I look at it from that perspective. I look at it from the perspective of, nation states penetrating public sector just as much as they penetrate private sector. We just don't talk about it as much in private sector. We just don't talk about it and focus on it a lot in private sector. But it is well known. I think it's not a big secret, and I think anyone who thinks that what's happened with Marriott, or even if you think about, any other breach that has happened, it's not big news to a CISO because we know the threat surface.

And that's always shifting, right? It's always shifting, and it's shifting based on not just your vendor, or your third-party vendor population, because that could introduce different threats, a different threat profile. Your customers, that can introduce a different threat profile. The products you sell can introduce a different threat profile. The politicism around your company, the politics around your company, can introduce something a little bit differently as well.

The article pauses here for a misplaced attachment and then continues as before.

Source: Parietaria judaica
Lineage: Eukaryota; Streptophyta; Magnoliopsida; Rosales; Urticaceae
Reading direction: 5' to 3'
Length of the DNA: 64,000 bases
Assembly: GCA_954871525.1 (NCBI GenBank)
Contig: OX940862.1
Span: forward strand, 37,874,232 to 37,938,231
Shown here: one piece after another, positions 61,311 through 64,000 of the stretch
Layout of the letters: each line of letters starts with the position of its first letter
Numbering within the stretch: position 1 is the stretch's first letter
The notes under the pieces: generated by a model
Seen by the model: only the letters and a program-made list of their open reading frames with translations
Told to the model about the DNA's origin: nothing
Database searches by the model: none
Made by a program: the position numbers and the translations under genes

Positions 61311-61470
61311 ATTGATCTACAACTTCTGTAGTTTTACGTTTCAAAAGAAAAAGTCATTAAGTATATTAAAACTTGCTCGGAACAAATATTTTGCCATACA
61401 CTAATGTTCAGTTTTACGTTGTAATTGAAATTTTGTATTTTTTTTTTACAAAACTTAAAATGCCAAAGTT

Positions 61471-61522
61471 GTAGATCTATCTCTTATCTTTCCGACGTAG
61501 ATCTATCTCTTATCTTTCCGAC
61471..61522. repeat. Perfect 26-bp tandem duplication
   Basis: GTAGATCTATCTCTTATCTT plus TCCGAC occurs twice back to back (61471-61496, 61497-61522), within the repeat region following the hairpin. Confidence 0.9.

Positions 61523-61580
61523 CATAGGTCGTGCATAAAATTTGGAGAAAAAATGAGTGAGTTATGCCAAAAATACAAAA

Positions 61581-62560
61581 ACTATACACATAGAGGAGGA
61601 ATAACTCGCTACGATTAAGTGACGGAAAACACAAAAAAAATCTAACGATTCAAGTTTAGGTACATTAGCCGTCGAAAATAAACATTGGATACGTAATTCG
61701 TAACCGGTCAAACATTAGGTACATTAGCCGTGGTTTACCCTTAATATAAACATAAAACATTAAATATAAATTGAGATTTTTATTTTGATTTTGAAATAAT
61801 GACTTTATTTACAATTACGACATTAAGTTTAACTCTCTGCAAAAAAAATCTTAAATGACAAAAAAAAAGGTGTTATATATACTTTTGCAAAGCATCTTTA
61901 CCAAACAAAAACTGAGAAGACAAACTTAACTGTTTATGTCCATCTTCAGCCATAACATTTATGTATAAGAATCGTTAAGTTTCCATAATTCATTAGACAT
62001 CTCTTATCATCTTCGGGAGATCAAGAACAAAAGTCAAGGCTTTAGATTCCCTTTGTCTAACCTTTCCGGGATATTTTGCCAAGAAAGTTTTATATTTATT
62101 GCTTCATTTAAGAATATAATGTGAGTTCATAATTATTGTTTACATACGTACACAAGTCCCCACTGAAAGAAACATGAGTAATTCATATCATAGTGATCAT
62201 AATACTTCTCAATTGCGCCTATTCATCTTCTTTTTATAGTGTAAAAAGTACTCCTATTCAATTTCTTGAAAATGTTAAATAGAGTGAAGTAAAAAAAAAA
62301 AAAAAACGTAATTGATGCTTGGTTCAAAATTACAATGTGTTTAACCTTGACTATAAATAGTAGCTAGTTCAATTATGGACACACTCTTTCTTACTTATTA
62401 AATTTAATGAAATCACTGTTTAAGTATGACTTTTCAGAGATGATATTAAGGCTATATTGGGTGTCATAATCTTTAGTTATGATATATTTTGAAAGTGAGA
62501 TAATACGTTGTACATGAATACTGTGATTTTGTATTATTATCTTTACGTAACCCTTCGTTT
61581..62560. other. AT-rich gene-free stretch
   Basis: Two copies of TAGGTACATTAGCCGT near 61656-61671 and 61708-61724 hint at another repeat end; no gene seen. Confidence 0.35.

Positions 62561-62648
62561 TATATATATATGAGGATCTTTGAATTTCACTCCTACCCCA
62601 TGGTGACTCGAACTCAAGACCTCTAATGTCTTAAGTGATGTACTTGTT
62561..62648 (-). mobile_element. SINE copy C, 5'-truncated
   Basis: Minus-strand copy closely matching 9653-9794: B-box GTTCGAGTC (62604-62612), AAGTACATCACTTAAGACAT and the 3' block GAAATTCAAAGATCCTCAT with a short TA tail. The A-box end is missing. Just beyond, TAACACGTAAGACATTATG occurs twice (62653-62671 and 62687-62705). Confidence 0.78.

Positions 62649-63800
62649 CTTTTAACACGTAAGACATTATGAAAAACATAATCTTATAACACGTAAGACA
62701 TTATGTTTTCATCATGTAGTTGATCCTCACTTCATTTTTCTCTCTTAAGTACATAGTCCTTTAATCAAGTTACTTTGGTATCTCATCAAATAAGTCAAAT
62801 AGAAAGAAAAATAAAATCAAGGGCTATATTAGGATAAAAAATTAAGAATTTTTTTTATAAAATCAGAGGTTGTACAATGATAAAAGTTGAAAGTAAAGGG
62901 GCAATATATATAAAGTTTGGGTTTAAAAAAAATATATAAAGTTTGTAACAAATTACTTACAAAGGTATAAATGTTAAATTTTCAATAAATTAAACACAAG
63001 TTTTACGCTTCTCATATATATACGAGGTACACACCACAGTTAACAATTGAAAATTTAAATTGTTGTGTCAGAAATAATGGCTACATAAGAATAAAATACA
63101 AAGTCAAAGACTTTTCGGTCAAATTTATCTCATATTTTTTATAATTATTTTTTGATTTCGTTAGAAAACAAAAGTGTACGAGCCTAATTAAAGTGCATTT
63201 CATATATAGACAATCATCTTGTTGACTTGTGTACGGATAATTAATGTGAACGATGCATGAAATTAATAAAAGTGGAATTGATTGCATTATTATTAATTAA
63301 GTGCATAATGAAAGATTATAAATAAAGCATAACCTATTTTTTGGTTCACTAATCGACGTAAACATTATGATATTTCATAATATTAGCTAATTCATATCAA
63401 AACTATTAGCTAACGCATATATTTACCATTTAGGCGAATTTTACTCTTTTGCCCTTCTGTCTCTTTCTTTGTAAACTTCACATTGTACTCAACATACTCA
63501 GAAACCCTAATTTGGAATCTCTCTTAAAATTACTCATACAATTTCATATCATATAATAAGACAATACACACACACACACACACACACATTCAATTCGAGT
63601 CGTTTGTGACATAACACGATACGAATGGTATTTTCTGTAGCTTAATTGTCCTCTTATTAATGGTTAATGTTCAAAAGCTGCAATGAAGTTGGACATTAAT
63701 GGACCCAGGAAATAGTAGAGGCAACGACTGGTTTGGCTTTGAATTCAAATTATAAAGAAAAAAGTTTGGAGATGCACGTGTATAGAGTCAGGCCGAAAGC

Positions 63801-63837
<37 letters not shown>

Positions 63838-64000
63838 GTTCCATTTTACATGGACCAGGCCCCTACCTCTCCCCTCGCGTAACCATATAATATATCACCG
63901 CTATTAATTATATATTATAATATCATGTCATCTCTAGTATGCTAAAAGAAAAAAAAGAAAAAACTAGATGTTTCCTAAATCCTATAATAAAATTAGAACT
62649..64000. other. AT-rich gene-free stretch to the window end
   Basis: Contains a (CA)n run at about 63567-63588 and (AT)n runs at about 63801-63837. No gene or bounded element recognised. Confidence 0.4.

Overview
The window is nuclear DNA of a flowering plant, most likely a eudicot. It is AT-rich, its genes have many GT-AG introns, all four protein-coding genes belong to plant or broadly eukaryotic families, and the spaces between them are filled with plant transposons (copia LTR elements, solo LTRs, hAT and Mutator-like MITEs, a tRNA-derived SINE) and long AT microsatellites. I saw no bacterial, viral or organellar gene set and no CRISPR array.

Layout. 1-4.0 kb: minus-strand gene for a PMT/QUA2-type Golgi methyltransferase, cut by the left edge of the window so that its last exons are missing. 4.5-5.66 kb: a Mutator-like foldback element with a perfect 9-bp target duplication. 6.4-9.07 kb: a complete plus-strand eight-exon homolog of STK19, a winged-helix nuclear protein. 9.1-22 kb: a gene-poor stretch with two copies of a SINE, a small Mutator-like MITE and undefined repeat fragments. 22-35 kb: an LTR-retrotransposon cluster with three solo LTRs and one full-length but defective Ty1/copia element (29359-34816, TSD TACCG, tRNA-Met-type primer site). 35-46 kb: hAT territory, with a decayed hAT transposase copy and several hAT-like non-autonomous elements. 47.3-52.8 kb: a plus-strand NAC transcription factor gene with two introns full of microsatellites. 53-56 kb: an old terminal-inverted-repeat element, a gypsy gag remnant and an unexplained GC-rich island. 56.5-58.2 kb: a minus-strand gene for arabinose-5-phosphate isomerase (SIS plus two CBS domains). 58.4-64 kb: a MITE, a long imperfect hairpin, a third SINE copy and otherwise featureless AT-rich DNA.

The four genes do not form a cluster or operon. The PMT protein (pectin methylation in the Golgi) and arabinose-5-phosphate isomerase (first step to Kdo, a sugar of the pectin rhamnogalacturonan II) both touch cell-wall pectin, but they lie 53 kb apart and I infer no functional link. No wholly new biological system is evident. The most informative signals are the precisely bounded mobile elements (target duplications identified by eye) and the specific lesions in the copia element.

And so they're different, I think different avenues that enable those threats.

Dan Patterson: Just out of curiosity, because I'm a nerd for machine learning and for security. How sophisticated is China and countries like China? When I think about them, they're almost--maybe this is the wrong term--but I do think of them as a black box. Where they have technological capabilities that I think are pretty astounding, but I don't know what they are.

Alissa Abdullah: So I try not to focus on one, because if you focus on one, you're going to miss some of the others. I think there is highly-skilled cybersecurity adversarial talent around the world. There are pockets in different countries, but if we focus on what the hottest topic is right now, we're going to miss the country that is in the dark, that is wanting to be in the dark, because now they're focused on something else and we're going to be attacked by some other country. I just don't feed into, a lot of times, that conversation.